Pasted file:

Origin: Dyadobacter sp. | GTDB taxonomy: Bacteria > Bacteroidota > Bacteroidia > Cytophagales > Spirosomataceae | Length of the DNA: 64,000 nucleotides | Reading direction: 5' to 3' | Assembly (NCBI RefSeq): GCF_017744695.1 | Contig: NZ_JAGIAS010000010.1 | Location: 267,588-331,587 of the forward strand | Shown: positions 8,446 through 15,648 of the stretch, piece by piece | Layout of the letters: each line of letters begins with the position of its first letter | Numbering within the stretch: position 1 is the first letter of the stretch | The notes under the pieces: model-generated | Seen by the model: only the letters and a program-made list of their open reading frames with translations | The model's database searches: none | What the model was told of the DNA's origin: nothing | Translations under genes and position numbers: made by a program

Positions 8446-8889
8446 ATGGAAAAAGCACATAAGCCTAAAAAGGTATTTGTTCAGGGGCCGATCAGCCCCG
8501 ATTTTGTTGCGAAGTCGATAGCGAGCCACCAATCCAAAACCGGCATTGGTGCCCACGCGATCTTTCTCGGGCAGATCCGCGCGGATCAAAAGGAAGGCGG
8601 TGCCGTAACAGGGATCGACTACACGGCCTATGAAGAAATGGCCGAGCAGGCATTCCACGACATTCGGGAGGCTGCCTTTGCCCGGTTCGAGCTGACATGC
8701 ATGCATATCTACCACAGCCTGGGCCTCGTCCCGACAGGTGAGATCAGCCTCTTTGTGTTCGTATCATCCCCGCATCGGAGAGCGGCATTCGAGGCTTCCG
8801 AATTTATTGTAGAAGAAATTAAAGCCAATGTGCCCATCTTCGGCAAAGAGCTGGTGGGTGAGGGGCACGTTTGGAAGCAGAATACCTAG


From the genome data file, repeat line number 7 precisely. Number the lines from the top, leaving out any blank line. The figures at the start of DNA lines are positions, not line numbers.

8801 AATTTATTGTAGAAGAAATTAAAGCCAATGTGCCCATCTTCGGCAAAGAGCTGGTGGGTGAGGGGCACGTTTGGAAGCAGAATACCTAG